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-   -   Can I vent about my search today? (http://www.christianguitar.org/forums/t188875/)

BillSPrestonEsq 09-13-2010 10:24 AM

Quote:

Originally Posted by ABPOS (Post 3590238)
Gotcha!

from wiki:

Some models use body woods other than mahogany; examples include the Swamp Ash SG Special and SG Voodoo, the 2009 Raw Power, and some walnut bodied 1970s models. High-end models occasionally sport decorative maple caps, carved tops, and gold hardware.

well, for what its worth, the spanish cedar melody makers exist on a spec sheet. I have heard of a friend owning one in the early '60s ones that was (possibly a 59, but the guitar met its demise in about 65 in a fire) supposedly cedar, but he doubts his memory on it. The late 70's ones to mid 80's I have not played one, though I would love to, but I have a feeling that those might not be solid mahogany just because of the period of Gibson history and essentially Gibson tried a lot of things to gain marketshare in an age of superstrats and spandex.

In the 70's the, the paul and, the sg series, if you didn't get a deluxe model (which were mahogany, at least for the "The Paul firebrand deluxe") were I believe walnut. The rest are, I believe special editions that would cost extra.

ABPOS 09-14-2010 05:01 PM

If I could figure out how to deal with this switch, I would really like one of these. Maybe even more so than either one of the others I mentioned. But I would hit that switch for sure. I think I like the body of this better. More comfy. And the bridge is Gibson like.

http://www.fender.com/products/searc...tno=0148300506

ABPOS 09-20-2010 12:10 PM

Played some guitars briefly this morning. Ibanez had some hollow bodies I liked. 335 copies. They played nice. I played a couple of PRS that are pretty good. There were a bunch of strats and one of them was a HH model. A deluxe for 329 at music go round. I liked that one quite a bit. There was a Gibby LP double cut away with P90's. I really really, like the idea of this guitar. But it was kind of beat. It looked like it was painted over with flat black paint. Did they come that way? It seemed like it COULD be good, but I'm not sure I want to take a chance on it for 750 dollars. Played some epi LP's that were OK. I played two SG's that I liked, but they were epi's. I didn't play any real LP's. I need to to see the difference. One SG had some real funky looking hb's, and the tuners were replaced, because you could see the old holes. The SG's just hit me as the ones that fit me most out of the Gibby's. I wish I could find one with some P90's.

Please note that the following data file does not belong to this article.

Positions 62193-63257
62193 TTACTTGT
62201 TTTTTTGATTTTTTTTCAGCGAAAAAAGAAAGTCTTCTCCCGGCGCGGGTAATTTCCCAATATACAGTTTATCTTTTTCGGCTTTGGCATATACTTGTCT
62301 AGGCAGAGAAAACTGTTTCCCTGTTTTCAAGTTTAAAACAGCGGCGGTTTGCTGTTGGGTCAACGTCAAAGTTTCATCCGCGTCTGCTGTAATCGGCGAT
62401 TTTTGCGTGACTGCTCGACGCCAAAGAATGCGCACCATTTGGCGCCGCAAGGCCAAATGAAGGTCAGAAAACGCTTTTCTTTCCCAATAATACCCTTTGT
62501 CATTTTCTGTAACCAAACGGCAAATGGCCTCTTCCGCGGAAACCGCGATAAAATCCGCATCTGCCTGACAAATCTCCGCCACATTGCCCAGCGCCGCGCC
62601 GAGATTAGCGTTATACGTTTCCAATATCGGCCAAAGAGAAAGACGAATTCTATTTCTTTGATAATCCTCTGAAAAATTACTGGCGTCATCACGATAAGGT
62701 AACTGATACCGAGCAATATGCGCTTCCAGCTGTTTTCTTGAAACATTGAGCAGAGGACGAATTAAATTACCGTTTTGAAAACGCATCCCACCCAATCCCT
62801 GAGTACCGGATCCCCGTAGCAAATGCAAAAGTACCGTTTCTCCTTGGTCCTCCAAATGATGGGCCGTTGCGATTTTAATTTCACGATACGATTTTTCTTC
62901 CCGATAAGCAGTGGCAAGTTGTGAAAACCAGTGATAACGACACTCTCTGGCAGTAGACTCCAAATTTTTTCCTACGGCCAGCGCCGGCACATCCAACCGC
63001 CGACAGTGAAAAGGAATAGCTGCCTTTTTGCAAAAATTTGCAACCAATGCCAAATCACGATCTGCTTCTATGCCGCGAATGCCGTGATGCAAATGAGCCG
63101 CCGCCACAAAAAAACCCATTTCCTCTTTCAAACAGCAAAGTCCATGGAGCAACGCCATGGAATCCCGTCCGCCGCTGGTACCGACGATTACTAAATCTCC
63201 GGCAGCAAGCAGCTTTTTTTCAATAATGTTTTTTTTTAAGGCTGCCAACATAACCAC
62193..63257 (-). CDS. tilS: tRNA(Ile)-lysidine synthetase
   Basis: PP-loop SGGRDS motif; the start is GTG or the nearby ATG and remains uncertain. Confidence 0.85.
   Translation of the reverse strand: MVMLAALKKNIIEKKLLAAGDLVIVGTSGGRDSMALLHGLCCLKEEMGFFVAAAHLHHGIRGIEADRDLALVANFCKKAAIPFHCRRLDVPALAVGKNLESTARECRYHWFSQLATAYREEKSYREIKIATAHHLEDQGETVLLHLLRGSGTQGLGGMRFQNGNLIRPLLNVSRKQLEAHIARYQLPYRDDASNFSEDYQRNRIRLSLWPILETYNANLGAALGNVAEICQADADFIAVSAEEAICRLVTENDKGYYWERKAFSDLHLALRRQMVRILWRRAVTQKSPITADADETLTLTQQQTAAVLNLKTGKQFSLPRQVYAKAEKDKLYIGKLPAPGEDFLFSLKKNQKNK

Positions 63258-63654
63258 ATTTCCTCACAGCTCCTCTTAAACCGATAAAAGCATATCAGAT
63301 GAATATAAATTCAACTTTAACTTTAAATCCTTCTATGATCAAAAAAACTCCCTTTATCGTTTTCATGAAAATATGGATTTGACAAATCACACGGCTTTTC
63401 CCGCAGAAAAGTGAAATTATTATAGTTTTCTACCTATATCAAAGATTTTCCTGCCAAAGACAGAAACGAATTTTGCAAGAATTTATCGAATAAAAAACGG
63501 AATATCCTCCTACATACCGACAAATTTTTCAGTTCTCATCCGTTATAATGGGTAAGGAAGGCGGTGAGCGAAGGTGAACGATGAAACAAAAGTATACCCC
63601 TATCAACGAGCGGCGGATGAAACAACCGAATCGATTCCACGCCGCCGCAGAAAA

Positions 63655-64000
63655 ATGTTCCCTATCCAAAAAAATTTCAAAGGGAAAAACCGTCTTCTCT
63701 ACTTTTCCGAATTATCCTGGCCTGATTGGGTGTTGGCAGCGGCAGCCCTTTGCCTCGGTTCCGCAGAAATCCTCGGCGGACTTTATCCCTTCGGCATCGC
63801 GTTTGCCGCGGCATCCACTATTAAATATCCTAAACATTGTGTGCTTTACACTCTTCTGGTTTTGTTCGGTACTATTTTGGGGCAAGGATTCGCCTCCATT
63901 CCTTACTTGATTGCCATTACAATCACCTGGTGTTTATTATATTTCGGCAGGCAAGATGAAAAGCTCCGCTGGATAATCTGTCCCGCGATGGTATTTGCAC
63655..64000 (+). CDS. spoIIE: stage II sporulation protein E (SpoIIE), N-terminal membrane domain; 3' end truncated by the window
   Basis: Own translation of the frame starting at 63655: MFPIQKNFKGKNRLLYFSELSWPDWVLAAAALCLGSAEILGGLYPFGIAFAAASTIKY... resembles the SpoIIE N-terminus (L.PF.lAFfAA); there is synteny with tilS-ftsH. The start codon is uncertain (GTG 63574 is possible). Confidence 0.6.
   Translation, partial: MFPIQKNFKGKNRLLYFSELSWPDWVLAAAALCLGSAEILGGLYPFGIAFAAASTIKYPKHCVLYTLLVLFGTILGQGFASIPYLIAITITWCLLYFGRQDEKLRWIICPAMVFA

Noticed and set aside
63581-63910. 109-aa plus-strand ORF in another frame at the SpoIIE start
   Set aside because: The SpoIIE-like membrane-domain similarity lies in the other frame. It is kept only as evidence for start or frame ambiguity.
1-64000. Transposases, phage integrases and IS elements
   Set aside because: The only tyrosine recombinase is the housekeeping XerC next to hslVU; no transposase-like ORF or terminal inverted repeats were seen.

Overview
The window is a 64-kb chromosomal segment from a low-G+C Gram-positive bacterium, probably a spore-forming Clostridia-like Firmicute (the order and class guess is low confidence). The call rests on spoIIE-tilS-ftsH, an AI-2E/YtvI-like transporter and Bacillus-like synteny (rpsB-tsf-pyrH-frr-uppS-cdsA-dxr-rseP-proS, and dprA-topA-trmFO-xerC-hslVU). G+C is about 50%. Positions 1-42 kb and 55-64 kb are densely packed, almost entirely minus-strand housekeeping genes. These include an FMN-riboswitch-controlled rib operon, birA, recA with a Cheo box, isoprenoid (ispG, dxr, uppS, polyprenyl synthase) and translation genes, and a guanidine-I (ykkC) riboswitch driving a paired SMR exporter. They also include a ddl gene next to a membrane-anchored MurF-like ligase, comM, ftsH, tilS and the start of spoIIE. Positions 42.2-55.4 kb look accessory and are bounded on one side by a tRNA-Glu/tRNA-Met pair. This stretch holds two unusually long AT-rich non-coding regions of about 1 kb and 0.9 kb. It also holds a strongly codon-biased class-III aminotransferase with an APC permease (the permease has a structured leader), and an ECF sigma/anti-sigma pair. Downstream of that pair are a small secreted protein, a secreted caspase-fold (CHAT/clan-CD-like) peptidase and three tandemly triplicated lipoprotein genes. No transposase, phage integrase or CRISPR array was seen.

ABPOS 09-25-2010 07:56 PM

Played a bunch of guitars today at MusicGoRound. Nothing jumped out at me but it still helped my search. This was a different location than the last one I was at, so, different guitars.

And this is for Bill, I played a REAL Les Paul today. And I have to say, it played really really nice. This was an older one, grey. Weighed a metric Ton. A TON. It's not what I want, but I finally got to see what a good Les Paul feels like. This one was very nice to play. It was really uncomfortable though because the back edge had like NO bevel to it and it cut into my skinny ribs. It played really really nice though. It was more than what I could spend, and it's not what I want, but I get it now. Wow this thing was nice.

However, I played a REAL SG that was right next to it and I was kind of like, meh. I liked the neck quite a bit. But it just didn't grab me. That one I could've afforded. But didn't want to. It was white also. I shoulda took my camera.

I also played a 1963 Jazzmaster. I wish so many guitars didn't have switches where you might strum. Those bottom ones would leave me bloody after too long. It was the type that had 3 sliding switches down low. The thing that was really cool about the Jazz was that the neck was really narrow at the nut. Almost more than I like but I seem to favor them more narrow. And the frets were nice and low profile. Probably vintage frets. Well, they weren't vintage back then maybe. I don't know, it had a really nice feel to it, but I wish I could just get rid of switches on half of these guitars. Or I wish they would've put them where they should be. In the back. Yeah, I know, further to reach, but out of the way of strumming.

It is the truth though, every guitar is different, of the same model. I played a couple strats and teles and though the like models feel similar, they all feel a little different. And the weights, I played an American Strat, and it felt as light as Mom's "Starcaster". And then I've played ones that are heavier. I know it's different woods, but you would think an American would be made of a wood that would be heavier than a Chinese model. I don't mind light, but I'm sure it affects tone.